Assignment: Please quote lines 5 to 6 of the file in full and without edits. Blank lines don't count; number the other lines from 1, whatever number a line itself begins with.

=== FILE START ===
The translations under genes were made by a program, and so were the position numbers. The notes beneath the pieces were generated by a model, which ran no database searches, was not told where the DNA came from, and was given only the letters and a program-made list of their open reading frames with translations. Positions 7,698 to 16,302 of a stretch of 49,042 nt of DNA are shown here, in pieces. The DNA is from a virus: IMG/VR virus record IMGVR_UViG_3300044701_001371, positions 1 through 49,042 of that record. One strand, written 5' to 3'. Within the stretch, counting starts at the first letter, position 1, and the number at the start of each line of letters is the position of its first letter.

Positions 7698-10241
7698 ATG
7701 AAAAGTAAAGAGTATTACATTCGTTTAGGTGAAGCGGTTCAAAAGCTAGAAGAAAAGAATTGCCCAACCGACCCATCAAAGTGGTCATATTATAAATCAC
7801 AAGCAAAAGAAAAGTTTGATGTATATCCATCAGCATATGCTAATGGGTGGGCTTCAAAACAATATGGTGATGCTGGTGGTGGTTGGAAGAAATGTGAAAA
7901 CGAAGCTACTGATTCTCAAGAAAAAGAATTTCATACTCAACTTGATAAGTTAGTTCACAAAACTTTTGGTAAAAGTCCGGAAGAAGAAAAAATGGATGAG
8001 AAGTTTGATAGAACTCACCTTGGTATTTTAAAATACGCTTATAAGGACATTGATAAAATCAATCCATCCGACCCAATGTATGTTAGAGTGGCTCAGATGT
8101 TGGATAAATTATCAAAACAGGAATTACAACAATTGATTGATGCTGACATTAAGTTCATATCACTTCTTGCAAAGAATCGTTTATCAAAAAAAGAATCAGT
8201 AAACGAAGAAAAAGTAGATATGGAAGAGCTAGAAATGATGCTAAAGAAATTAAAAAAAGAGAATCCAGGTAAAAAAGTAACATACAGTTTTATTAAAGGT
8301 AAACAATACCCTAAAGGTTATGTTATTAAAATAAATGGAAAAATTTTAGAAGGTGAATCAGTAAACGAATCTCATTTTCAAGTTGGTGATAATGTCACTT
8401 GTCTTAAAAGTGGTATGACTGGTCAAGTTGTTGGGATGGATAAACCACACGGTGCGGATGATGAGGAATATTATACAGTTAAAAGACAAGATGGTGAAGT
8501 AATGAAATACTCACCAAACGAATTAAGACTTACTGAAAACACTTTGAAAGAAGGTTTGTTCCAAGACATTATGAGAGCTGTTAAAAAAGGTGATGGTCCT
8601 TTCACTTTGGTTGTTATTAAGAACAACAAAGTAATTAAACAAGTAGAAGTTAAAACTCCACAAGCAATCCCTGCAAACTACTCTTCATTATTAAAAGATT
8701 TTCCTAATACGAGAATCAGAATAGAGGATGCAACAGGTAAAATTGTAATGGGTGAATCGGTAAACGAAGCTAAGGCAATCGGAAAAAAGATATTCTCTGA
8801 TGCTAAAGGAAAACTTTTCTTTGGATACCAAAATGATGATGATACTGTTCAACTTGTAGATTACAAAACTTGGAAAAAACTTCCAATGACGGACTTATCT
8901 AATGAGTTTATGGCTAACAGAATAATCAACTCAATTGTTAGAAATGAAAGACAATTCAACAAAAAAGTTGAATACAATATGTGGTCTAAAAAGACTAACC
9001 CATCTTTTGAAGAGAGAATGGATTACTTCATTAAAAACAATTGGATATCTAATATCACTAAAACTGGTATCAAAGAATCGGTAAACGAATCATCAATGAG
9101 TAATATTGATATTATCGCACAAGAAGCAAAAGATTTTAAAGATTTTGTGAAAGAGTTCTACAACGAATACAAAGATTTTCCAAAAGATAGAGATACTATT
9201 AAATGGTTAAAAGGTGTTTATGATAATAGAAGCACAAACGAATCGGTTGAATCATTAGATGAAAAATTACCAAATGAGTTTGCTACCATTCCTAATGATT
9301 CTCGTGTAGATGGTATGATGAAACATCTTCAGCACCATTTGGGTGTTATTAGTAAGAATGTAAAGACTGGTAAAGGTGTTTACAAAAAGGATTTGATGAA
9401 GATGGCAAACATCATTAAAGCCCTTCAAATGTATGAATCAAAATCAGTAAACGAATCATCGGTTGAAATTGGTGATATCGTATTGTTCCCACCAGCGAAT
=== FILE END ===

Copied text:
7801 AAGCAAAAGAAAAGTTTGATGTATATCCATCAGCATATGCTAATGGGTGGGCTTCAAAACAATATGGTGATGCTGGTGGTGGTTGGAAGAAATGTGAAAA
7901 CGAAGCTACTGATTCTCAAGAAAAAGAATTTCATACTCAACTTGATAAGTTAGTTCACAAAACTTTTGGTAAAAGTCCGGAAGAAGAAAAAATGGATGAG